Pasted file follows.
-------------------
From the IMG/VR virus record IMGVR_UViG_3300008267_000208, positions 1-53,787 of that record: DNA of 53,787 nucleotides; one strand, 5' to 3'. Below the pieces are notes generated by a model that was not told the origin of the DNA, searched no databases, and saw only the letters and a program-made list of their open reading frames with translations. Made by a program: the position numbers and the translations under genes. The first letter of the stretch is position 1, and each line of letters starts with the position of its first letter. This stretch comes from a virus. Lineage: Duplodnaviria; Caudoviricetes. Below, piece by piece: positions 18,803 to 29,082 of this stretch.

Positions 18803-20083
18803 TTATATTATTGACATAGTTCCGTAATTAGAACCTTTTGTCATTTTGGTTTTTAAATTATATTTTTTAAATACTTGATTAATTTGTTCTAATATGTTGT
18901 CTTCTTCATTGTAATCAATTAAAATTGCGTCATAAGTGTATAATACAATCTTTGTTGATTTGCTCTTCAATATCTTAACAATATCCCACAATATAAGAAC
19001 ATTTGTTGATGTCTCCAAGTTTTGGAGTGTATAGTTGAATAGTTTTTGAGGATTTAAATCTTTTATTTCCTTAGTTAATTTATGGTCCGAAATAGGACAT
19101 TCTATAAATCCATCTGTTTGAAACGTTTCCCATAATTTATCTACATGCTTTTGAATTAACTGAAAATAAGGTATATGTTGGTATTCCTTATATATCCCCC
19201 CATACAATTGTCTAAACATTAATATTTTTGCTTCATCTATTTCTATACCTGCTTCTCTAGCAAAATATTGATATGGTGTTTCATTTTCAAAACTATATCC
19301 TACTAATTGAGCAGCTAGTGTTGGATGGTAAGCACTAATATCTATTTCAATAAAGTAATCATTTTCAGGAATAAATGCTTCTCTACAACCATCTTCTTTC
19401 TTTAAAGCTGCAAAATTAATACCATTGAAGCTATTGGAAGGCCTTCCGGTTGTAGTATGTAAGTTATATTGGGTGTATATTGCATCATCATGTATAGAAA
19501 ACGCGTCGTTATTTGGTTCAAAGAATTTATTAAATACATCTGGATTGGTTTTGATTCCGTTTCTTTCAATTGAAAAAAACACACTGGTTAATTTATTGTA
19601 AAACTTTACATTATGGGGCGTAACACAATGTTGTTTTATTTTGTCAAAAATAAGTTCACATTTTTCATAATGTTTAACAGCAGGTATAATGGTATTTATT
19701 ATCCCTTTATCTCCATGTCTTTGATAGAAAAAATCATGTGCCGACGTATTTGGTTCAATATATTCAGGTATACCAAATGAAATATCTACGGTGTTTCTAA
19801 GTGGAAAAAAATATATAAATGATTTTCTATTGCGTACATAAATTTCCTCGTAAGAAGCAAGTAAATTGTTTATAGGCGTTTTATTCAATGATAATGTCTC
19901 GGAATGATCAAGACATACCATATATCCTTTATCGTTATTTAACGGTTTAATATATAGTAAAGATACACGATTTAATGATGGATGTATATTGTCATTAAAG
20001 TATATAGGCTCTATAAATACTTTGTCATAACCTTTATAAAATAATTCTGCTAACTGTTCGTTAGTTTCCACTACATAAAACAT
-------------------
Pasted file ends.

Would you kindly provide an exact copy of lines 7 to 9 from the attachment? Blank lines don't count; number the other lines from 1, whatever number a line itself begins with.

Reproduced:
19201 CATACAATTGTCTAAACATTAATATTTTTGCTTCATCTATTTCTATACCTGCTTCTCTAGCAAAATATTGATATGGTGTTTCATTTTCAAAACTATATCC
19301 TACTAATTGAGCAGCTAGTGTTGGATGGTAAGCACTAATATCTATTTCAATAAAGTAATCATTTTCAGGAATAAATGCTTCTCTACAACCATCTTCTTTC
19401 TTTAAAGCTGCAAAATTAATACCATTGAAGCTATTGGAAGGCCTTCCGGTTGTAGTATGTAAGTTATATTGGGTGTATATTGCATCATCATGTATAGAAA